Shameful for Sunak to do that. It really was disrespectful to all veterans but especially to American veterans as it was an event on ‘their’ beach. Of second order – is that he will have lost a huge number of votes from the undecided and his absence will be known and talked about through the entire western world. He has humiliated Britain. No veteran can trust him. Also in this modern era, why did he have to fly back to a UK studio to do an interview? Why could he not have attended the Omaha beach event then gone off… Read more »

Grizzler
Grizzler (@guest_824954)
4 days ago
Reply to  Graham Moore

Spot on 👍

Expat
Expat (@guest_824984)
4 days ago
Reply to  Graham Moore

Absolutely, on the plus side we can vote for the another bunch of feckless idiots. 😀

Expat
Expat (@guest_824959)
4 days ago
Reply to  Jonathan

Notice since the election annoucement you’ve become a bit more politically aligned 😀. Personnaly I can wait to see the back of the Tories the only major downside is it Labour taking over.😋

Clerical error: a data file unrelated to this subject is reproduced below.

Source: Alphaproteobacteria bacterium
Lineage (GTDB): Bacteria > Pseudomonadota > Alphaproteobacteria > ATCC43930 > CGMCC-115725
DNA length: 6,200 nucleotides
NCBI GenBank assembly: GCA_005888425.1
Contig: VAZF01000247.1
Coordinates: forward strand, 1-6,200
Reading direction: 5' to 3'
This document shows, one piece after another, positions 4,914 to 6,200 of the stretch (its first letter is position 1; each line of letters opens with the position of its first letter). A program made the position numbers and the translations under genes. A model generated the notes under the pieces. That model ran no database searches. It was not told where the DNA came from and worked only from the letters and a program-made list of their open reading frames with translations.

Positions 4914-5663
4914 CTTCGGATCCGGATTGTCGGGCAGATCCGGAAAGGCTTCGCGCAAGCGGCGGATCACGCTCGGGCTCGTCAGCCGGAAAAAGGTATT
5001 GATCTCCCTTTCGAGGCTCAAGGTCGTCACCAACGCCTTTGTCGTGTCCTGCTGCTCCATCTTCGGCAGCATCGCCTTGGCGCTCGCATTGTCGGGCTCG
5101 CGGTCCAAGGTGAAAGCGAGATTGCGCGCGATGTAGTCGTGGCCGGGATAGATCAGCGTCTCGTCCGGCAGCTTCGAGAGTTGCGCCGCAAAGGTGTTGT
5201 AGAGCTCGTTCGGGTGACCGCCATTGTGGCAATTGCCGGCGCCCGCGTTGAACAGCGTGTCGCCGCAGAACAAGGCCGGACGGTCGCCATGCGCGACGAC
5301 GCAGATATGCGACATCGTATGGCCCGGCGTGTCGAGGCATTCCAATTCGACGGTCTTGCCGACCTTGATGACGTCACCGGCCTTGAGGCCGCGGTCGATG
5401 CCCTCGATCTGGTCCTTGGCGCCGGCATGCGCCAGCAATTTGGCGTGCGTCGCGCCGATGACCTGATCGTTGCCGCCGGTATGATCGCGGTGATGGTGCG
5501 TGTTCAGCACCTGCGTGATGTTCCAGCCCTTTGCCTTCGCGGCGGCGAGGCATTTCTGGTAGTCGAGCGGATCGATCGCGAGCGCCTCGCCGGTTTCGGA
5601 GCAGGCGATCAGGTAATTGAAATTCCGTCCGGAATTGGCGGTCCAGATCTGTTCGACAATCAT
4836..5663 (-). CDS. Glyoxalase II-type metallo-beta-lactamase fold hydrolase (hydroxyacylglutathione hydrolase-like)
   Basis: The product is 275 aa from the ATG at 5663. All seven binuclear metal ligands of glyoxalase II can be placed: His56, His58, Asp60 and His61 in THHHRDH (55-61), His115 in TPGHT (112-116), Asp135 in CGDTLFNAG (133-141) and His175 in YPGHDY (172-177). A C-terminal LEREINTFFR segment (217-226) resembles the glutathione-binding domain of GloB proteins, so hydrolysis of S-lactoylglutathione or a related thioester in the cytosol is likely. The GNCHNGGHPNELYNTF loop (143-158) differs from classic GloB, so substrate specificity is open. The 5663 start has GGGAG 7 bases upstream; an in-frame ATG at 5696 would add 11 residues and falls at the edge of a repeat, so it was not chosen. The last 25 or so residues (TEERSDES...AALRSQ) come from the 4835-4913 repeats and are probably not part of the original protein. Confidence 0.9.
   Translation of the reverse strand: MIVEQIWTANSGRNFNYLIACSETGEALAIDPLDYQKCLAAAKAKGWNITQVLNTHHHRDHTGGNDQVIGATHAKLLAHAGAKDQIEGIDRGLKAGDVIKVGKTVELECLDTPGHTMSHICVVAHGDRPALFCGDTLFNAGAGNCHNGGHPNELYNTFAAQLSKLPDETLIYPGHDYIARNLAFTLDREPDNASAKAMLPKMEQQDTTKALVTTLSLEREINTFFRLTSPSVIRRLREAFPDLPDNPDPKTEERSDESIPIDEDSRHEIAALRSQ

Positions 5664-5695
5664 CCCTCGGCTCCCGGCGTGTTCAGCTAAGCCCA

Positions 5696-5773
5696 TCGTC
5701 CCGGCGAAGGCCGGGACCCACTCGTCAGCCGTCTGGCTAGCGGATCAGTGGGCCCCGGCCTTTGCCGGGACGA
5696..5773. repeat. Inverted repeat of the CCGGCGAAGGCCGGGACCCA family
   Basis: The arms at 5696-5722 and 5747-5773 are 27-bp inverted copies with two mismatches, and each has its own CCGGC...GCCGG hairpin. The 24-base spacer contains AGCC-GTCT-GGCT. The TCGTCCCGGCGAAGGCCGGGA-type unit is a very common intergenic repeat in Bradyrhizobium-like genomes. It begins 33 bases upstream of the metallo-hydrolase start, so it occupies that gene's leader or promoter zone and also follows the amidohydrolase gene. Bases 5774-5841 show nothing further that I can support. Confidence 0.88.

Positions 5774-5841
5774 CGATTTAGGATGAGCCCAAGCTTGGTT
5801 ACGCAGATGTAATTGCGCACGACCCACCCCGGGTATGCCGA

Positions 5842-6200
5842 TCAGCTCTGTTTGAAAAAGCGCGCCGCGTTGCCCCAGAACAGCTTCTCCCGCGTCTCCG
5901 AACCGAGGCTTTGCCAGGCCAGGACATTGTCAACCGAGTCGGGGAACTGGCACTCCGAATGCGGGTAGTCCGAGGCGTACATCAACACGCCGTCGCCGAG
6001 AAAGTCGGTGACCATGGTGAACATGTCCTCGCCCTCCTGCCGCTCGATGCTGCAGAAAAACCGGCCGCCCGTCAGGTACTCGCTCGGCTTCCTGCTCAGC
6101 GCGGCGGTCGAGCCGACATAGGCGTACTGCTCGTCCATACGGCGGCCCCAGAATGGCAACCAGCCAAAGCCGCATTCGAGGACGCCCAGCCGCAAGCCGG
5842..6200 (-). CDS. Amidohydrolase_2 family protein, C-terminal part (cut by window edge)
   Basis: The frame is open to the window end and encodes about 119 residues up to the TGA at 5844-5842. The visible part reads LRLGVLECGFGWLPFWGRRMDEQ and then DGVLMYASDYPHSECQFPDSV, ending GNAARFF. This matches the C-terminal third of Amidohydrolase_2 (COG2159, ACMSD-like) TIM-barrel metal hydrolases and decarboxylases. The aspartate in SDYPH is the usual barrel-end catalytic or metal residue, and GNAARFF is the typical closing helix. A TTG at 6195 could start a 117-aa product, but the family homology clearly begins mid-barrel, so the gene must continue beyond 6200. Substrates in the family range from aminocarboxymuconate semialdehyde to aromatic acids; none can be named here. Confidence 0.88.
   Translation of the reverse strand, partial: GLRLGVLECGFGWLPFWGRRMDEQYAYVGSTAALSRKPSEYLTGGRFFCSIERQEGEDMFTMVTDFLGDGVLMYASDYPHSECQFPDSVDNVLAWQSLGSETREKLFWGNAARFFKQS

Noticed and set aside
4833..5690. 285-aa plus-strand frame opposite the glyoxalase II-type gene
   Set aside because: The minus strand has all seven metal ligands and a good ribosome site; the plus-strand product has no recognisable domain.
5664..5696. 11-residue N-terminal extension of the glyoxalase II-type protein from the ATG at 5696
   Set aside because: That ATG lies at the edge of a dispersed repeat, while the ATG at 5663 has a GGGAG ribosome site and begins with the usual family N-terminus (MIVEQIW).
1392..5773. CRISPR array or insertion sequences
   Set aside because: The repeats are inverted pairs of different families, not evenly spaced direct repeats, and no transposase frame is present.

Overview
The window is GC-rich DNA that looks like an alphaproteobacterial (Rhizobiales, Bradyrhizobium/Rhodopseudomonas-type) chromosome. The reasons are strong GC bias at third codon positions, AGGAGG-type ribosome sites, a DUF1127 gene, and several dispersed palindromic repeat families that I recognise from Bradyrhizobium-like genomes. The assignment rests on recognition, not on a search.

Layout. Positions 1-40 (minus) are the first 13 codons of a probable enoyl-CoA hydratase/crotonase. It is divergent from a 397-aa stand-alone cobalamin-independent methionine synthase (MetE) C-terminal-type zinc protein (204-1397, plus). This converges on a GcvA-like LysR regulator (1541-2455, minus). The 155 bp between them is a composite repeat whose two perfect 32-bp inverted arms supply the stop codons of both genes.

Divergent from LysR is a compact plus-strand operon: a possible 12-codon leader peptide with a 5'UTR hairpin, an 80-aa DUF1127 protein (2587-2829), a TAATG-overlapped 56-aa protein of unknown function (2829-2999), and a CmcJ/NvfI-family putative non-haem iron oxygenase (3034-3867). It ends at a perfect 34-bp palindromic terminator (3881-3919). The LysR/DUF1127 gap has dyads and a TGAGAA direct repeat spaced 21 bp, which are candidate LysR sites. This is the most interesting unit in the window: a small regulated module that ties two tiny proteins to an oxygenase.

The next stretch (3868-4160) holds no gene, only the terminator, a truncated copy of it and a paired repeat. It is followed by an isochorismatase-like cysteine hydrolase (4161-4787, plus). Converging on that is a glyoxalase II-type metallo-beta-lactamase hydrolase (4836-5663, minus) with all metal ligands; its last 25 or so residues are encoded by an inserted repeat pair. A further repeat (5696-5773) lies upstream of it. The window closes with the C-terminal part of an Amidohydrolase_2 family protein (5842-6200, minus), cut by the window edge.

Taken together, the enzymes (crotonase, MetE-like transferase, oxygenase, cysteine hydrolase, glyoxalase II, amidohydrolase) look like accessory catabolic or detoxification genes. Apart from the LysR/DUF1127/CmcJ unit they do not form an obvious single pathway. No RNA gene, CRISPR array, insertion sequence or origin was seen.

Jonathan
Jonathan (@guest_824963)
4 days ago
Reply to  Expat

im getting a bit of there is a new broom coming excitement…in this case though I think it shows sunak just does not get it in quite a profound way. I know farage bangs on about the Westminster elite…which I sort of do and don’t agree with..but there is a grain of truth in what he says, in that their very much is a class of people called say the “global elite” or “sovereign” individuals and one of their defining characteristics they don’t really have have any real national tie or national identity…they identify more with the global elite group… Read more »

Expat
Expat (@guest_824982)
4 days ago
Reply to  Jonathan

Its a good point but when you look at the global elite they’re pushing policies that align with progressives, its not libitarianism thats taking over the world its some quasi progressive collectivism where a few benefit (sound familair?). We are under going a revolution atm and heading towards collectivism. As you say could well be sponsored by a global elite. There’s not much difference between Labour and the Tories both are now pro collectivism, but Labour more so. As you’re aware I’m an advocate of freedom so really not looking forward to this collective utopia. Do you think Starmer the… Read more »

Jonathan
Jonathan (@guest_824993)
4 days ago
Reply to  Expat